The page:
Last year, we gave you eight reasons why the new National Trust’s website is funkier than the average.
With its stunning visuals and personal tone of voice, it’s certainly an impressive relaunch.
But how exactly did the organisation manage such a big overhaul of its content?
We recently sat down with Tom Barker, Head of Digital for the National Trust, to hear how his team planned and executed a winning content strategy.
You can read a summary of what he said below, or watch these videos to see what he said in full.
Out with the old
The National Trust’s new website launched in November of 2015, but involved months of planning and preparation prior to this.
With an old and clunky website consisting of around 50,000 pages, the challenge was finding a way to condense such a large volume of information into a concise and user-friendly amount.
Even after stripping out a large portion of the old site, it re-launched with the hefty sum of 9,000 pages.
If you think not just about our national cause and the various elements of membership and fundraising, but the sheer number of places we have.
So, that’s over 350 properties, 200 more major pieces of outdoor landscape and coastline… it becomes a huge website with lots of content.
Updating the new site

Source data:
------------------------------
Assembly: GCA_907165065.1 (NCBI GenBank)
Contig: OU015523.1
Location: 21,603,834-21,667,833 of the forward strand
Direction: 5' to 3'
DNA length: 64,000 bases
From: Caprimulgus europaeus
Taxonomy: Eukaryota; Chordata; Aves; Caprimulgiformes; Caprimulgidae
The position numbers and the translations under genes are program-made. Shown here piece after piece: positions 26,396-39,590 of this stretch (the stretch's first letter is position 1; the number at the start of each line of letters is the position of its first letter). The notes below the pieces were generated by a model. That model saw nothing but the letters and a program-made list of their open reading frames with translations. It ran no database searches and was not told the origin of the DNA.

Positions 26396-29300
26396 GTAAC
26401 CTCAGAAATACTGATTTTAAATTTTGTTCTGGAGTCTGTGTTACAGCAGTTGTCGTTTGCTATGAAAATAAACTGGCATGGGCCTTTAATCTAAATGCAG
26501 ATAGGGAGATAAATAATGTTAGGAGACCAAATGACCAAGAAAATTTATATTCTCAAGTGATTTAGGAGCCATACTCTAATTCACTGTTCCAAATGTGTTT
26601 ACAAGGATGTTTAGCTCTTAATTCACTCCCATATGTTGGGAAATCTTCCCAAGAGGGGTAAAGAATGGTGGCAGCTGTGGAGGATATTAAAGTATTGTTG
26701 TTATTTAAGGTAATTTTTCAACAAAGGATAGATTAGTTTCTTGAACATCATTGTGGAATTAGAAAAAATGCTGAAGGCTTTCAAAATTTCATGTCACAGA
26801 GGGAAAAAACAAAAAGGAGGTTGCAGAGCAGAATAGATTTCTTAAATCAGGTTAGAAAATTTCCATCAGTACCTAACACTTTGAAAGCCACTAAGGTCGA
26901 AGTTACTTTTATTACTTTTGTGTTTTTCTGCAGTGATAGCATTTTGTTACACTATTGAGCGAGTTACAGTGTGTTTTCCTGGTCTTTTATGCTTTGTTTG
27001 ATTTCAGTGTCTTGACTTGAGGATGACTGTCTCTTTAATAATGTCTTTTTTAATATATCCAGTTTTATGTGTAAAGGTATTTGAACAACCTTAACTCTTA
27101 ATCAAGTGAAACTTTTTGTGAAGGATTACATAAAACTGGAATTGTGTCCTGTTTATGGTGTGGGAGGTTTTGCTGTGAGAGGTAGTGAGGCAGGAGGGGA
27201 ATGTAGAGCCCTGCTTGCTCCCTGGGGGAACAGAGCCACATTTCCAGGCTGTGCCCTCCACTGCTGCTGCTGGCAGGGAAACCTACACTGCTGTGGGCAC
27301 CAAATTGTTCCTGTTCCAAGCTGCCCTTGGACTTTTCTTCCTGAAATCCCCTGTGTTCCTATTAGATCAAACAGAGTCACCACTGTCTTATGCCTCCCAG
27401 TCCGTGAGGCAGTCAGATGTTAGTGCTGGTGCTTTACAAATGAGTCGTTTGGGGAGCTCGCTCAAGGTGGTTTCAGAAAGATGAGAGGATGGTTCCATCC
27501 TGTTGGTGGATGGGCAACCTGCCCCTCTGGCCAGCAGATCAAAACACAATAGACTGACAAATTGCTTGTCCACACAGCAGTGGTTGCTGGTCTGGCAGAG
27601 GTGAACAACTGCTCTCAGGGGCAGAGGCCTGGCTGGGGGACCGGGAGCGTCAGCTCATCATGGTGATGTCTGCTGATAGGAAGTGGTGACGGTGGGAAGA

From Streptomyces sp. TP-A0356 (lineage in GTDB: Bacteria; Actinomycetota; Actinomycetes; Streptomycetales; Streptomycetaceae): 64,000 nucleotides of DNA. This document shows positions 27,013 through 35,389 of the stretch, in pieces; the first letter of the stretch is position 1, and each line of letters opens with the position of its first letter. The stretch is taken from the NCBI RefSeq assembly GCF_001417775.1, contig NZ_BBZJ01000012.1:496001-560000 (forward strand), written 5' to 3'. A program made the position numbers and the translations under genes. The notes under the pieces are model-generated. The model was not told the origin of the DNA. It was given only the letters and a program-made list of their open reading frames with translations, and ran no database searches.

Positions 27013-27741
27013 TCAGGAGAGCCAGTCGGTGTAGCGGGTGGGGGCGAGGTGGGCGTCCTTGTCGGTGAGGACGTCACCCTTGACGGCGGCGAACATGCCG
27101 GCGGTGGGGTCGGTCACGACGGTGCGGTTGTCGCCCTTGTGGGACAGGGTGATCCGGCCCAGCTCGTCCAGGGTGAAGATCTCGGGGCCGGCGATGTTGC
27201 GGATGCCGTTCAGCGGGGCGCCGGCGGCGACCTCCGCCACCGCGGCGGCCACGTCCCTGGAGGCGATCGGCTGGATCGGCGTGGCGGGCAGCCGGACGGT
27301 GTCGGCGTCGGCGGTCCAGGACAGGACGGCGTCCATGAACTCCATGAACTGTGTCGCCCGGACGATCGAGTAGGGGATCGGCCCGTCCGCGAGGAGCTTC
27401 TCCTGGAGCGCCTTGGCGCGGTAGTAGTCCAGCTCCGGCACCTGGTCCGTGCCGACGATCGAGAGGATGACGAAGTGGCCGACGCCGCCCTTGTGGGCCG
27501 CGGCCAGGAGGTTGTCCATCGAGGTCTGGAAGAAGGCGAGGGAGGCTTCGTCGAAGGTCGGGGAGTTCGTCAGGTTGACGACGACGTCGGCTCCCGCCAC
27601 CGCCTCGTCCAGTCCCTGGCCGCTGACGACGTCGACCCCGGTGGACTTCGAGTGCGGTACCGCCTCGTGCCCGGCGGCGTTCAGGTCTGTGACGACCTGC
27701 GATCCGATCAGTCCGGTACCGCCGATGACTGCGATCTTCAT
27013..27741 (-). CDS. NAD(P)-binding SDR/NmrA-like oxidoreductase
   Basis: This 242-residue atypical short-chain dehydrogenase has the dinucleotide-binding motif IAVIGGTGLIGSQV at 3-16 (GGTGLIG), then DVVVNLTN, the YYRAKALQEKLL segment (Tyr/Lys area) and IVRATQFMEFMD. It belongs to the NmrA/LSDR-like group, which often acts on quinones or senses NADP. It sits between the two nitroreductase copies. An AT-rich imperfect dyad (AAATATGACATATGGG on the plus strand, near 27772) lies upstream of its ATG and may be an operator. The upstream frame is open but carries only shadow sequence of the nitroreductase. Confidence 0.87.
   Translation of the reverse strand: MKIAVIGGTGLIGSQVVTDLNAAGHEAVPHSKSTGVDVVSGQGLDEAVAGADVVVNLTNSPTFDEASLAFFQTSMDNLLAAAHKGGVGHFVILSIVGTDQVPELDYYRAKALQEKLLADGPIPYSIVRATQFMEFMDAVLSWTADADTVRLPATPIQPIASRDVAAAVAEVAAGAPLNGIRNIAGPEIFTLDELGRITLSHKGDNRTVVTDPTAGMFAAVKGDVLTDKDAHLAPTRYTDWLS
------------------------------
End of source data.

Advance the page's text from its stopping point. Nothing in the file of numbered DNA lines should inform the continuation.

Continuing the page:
As well as the amount that needed to be included, Tom highlights how the seasonal nature of the Trust requires content to be continuously updated and refreshed.
For the launch of its new site, 500 National Trust employees were trained on the content management system to ensure that content would be ready by launch day, as well as updated according to seasonal calendars.
We have a distributed marketing model, so for each of the seven regions that the National Trust covers we have a regional digital lead, but also web editors at each of the properties and places.
With news featuring heavily on the site, it is imperative that staff are able to update at a property-level as quickly and seamlessly as possible.
How success is measured
With a brand new site, the National Trust now has a far superior analytics set-up. However, despite knowing how it is being used, it is yet to discover who is using it.
A new sign-in capability will be added later in the year, and is going to be a big focus in future.
Success for me, yes it could be the traditional metrics such as visits to the site and bounce rate etc.
But when we are able to see who is using it, we can determine whether the touchpoints match up, which means no longer means having a website or mobile app that exists in silo.
For the National Trust, a seamless user experience across all channels is the ultimate sign of success.